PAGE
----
Research cited by The Atlantic reveals that stores can grab the attention of customers in a different way by utilizing extra-screwy pricing that ends in, say, .78, .67, or .21. Shoppers have grown so accustomed to seeing prices end in .99 or .95 that they become a blur. But when an item features an unconventional price ($21.68 say), it registers in a way that $21.99 or the flat $22 do not. The shopper is more likely to pause, take note, and (the store hopes) consider purchasing the item, as the special pricing is used to connote, well, special pricing—specifically, a deal.
Another reason for such oddball pricing is that they’re part of a retailer’s secret code that helps stores keep track of various discount strategies. Employees at Gap and Old Navy know that their cheapest prices will end in .*7, while Target’s lowest clearance prices end in .*4. At least that’s what the prices meant not long ago. Retailers know that savvy shoppers have caught on to such pricing systems, and they’ve been known to tweak the code to keep customers on their toes. Don’t put it past stores to also use this kind of unusual pricing to grab shoppers’ attention and lead them to assume it’s a special deal even though the item isn’t even on sale.
More often than not, it’s difficult if not impossible to see how much the sparkling items underneath glass in jewelry stores cost. This may very well frustrate customers, but as one jewelry store worker told NPR, the absence of prices is a carefully calculated strategy. To find out how much something costs, customers must talk to a clerk, who will be able to tell the story behind the item, discuss how it fits into fashion trends, remove it from the case for a closer inspection, and so on. By this point, the sales pitch is well under way.
Studies have also shown that when consumers physically hold merchandise, they’re more likely to develop an emotional attachment and a sense of ownership. Not only are shoppers more apt to buy items they’ve touched, they’ve shown a willingness to pay more money for them compared with stuff that’s been kept at a distance.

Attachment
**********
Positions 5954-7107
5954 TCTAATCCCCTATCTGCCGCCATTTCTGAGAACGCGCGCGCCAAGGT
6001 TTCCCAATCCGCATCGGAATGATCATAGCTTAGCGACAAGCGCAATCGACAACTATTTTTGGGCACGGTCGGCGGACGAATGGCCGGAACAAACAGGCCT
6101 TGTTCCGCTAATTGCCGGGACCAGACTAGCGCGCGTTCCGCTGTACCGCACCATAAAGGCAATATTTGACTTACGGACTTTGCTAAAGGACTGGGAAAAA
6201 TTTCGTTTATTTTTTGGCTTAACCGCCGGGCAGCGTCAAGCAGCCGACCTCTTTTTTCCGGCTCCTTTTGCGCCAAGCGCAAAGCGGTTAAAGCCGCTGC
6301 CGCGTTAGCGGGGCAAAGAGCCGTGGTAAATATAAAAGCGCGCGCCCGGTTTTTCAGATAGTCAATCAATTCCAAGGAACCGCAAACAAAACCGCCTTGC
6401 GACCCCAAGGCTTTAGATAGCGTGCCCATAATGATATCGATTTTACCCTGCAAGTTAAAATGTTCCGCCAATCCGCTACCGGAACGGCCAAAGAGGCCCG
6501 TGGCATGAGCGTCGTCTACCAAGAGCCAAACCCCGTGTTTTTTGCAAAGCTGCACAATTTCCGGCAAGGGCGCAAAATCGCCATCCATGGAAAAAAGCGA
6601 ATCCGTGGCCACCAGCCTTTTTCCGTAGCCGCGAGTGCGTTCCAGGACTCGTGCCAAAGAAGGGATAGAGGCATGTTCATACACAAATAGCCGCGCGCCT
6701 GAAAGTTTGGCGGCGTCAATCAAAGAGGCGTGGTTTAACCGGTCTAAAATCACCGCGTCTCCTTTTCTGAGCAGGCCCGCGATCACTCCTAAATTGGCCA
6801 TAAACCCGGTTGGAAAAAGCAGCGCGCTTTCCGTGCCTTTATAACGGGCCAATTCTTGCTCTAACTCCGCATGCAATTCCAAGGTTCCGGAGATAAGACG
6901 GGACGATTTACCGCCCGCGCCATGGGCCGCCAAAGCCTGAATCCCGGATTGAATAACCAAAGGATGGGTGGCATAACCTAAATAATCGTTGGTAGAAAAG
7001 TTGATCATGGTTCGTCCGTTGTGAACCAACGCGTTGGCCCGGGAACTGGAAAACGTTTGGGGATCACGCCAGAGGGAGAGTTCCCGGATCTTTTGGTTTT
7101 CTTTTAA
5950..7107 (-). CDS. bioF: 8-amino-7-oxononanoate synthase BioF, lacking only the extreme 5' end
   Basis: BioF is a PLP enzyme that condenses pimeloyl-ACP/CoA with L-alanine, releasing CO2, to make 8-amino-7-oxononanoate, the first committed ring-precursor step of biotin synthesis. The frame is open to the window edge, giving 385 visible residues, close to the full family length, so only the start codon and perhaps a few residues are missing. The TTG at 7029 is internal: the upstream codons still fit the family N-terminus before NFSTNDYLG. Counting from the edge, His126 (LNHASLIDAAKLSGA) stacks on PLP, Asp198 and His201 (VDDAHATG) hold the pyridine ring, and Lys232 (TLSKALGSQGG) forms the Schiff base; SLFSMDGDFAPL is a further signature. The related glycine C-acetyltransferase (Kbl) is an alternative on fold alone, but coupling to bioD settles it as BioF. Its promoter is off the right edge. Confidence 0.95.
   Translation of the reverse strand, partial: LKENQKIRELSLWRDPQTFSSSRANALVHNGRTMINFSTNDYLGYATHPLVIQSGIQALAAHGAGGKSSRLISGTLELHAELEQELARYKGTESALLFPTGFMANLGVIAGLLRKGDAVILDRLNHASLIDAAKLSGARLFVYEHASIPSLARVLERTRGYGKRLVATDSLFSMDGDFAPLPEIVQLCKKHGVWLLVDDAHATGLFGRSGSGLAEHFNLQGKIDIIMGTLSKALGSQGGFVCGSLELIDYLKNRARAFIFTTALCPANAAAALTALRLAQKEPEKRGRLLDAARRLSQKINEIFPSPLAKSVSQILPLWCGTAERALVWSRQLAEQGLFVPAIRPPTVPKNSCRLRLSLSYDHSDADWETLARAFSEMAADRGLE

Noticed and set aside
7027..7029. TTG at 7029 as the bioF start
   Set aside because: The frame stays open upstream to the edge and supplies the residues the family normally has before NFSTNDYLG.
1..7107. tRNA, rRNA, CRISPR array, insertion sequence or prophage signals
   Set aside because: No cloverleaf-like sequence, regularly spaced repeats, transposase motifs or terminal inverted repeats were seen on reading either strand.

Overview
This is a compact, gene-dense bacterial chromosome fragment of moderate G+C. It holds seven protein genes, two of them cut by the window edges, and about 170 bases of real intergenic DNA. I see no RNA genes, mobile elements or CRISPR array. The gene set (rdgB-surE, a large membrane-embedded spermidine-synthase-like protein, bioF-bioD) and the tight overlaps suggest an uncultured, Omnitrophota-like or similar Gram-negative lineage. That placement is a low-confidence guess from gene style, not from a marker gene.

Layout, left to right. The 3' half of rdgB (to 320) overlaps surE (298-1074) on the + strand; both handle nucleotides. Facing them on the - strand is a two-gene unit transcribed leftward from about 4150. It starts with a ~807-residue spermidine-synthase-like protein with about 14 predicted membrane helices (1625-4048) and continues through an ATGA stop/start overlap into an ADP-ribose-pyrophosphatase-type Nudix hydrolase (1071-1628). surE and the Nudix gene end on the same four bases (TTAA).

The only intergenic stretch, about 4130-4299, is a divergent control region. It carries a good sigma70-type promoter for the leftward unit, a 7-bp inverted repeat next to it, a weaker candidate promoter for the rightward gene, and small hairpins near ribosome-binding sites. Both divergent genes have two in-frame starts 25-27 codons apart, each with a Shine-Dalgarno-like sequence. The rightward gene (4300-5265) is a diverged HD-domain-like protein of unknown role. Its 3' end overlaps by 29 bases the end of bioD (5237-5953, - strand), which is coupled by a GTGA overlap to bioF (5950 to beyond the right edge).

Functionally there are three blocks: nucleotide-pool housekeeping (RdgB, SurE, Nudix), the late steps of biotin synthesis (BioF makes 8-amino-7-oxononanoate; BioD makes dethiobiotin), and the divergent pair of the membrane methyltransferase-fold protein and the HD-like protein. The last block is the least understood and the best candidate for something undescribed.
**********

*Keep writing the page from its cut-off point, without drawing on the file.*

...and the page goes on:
OK, the obvious answer is that movie theaters charge ridiculous markups on popcorn and other concessions because they have a captive audience and people will pay. As this in-depth Marketplace report explains, however, there’s a bit more to it.
One might think that theaters could actually boost profits by lowering prices on concessions and enticing many more moviegoers to get snacks and drinks. But those in the business are under the impression that filmgoers fall largely into two consumer categories—big spenders and extremely price-sensitive—and whatever money is earned from the latter would be negated by lower prices charged to the former. Also, it should be noted that theaters make very little money from ticket sales, meaning it’s essential for the business to milk customers for as much as they can at the concession stand. If it weren’t for rip-off concession prices, ticket prices would have to be much higher, and neither moviegoers nor movie theaters want that.
Last fall, an Oregon man sued Costco for $670,000 for an incident in which he refused to show his receipt when leaving the store—and in which his leg was broken in multiple places in a scuffle with employees that allegedly followed. One might ask: Why do Costco and some Walmarts, Best Buys, and other major retailers demand to see receipts in the first place?
There isn’t a big mystery here. The receipt check is a loss-prevention measure. The point is to lower theft, mostly by discouraging it with a policy in which everyone will be eyed over upon leaving the store. This doesn’t stop people from being miffed about confrontational store employees treating paying customers like criminals.
Some retailers say receipt checks aren’t necessarily about shoplifting, but that employees are there to ensure customers have the correct model they were charged for, or supposedly provide some customer service along those lines. “That’s garbage,” one anonymous Best Buy staffer explained to the Consumerist. “It’s patronizing, and you deserve to feel insulted by statements like that.” Still, the Best Buy employee maintains the policy is a good one for retailer and customer alike, because without it, theft would rise and prices would have to increase to make up for the difference.
Apparently, treating everyone like a criminal makes actual would-be criminals give pause to stealing from stores.